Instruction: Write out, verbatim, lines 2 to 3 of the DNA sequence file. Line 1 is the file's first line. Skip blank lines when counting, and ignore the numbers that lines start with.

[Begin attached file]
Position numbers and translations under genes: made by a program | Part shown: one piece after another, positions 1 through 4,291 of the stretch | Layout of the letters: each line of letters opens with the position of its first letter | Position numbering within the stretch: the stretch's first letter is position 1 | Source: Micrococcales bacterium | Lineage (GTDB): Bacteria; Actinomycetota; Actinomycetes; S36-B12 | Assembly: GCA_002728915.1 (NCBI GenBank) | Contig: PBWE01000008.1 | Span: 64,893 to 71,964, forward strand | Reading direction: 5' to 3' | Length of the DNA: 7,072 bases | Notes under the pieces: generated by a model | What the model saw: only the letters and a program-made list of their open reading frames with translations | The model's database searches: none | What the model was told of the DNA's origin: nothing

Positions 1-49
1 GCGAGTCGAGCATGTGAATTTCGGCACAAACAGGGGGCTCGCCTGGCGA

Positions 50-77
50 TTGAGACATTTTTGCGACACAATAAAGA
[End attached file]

Positions 1-49
1 GCGAGTCGAGCATGTGAATTTCGGCACAAACAGGGGGCTCGCCTGGCGA